Sunday, July 13, 2014

I Wish
I recently saw the Oregon Shakespeare Festival production of Into the Woods. In the overview of the play it reads, "Be careful what you wish for. How far would you go to make your wish come true?...Wishes come true here, but at a price. Even storybook characters must face the music."

As in all fairytale settings (many are combined here), damsels need rescuing, wishing changes in life circumstances. And of course there's a dark woods.

This telling has a moral to it's story and it's wrapped up in the words from the overview: "Be careful what you wish for. ...Even storybook characters must face the music." We tell our children fairy tales because we want them to believe in the magic of wishing. There's a book titled Wishcraft. Many faith communities teach about turning wishes into reality. What creators Sondheim and Lapine put forth in this wonderful show is that wishes may come true, but not without a price. Fairy tales don't always tell that side... even if a price is exacted, the grantor of the wish is often thwarted in the end so everyone can live happily ever after ~ generally with their prince.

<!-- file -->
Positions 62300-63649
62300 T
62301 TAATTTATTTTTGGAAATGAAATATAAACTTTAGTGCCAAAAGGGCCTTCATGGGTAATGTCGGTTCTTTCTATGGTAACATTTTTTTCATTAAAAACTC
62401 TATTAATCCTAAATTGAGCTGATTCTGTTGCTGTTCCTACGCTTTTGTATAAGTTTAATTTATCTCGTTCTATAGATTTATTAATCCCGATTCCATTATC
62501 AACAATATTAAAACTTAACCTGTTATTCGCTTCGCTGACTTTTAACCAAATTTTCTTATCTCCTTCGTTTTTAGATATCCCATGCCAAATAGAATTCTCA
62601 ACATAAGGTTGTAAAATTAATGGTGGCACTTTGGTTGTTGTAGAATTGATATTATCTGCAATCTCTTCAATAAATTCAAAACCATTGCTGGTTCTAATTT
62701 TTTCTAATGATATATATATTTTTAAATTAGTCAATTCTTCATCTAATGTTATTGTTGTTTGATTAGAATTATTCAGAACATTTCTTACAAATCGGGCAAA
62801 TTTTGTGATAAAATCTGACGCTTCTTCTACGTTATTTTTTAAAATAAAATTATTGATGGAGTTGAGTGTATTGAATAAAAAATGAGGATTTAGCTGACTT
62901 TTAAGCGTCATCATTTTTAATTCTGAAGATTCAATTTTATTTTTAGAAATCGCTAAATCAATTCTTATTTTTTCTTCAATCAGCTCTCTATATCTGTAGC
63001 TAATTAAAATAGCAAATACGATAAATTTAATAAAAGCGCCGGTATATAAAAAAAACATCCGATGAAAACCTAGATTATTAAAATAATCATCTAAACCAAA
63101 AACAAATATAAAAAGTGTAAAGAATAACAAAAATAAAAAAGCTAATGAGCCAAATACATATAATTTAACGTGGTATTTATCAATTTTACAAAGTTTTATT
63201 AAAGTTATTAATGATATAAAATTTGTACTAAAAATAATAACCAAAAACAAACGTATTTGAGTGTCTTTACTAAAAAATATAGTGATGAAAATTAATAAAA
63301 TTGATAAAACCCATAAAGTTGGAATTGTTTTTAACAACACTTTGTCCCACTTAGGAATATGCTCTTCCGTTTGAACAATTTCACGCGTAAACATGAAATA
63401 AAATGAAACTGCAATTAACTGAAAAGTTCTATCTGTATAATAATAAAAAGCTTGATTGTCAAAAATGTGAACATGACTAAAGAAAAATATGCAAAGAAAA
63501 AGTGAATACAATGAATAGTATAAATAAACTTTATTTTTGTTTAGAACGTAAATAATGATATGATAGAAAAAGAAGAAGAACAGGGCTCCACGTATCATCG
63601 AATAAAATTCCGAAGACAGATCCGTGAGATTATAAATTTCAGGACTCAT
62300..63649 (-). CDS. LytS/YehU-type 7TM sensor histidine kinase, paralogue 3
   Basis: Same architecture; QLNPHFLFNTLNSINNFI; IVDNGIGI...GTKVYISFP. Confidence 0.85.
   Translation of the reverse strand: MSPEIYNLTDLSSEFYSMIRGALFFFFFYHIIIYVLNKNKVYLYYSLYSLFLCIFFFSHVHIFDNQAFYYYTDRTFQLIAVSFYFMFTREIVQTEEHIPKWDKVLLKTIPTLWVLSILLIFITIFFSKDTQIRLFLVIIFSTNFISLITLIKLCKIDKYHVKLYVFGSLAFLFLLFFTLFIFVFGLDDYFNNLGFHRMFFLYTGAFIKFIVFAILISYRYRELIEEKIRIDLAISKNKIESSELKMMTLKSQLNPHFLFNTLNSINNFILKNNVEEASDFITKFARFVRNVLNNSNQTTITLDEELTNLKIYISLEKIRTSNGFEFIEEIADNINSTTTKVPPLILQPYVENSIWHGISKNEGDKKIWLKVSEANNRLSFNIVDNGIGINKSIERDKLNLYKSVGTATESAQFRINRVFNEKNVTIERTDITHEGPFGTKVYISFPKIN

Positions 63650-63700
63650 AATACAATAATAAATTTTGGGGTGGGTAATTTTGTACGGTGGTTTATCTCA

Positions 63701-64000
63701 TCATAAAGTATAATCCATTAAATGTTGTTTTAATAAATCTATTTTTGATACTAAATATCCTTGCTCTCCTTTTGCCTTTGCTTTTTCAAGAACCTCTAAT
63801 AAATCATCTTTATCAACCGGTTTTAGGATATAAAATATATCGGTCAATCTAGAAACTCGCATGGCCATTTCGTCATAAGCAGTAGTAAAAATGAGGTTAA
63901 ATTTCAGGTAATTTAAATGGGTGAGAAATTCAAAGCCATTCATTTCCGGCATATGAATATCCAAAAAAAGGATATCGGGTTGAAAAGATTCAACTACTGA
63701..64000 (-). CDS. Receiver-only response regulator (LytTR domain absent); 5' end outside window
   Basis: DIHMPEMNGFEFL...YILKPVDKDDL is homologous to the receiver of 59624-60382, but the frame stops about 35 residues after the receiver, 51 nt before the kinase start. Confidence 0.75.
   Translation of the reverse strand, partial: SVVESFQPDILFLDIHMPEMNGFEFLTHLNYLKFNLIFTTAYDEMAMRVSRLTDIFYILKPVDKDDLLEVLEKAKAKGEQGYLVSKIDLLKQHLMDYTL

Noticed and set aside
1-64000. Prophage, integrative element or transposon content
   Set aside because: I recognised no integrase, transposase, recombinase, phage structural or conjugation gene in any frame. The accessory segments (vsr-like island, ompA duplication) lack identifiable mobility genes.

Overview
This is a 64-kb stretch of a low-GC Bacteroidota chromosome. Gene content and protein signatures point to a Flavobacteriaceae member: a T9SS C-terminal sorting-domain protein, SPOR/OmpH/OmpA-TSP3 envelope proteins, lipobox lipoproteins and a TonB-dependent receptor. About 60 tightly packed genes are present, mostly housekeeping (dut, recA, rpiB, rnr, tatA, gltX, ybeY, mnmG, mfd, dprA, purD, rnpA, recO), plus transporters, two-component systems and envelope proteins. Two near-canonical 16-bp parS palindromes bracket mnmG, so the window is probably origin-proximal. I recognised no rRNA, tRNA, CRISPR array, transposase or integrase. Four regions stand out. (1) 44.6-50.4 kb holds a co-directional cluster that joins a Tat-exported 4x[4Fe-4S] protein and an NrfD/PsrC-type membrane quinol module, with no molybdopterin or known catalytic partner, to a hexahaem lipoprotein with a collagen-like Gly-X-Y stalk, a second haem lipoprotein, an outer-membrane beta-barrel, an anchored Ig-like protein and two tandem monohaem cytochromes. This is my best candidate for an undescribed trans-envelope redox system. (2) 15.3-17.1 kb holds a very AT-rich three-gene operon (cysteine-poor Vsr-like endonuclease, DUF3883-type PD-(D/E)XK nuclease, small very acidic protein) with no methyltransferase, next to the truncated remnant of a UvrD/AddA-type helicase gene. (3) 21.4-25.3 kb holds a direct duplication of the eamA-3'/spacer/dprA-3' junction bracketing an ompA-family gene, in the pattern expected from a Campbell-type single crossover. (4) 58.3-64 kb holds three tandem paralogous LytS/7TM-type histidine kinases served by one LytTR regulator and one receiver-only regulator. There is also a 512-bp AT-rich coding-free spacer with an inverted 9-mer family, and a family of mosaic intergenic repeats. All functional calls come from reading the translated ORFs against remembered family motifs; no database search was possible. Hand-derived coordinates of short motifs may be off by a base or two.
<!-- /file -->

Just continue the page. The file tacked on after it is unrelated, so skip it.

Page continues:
Life, of course, is so much more complicated, so much messier. Happily ever after is a matter of choice and a continuing process. The 'dark woods' hold terrors that have to be faced in order to reach the light on the other side. Occasionally, main characters in life suffer and even die. It's not always easy to make the choice for happy.

What do you do when you enter a 'dark woods'? Who helps you to traverse it? How have you handled the prices you've had to pay along the way?

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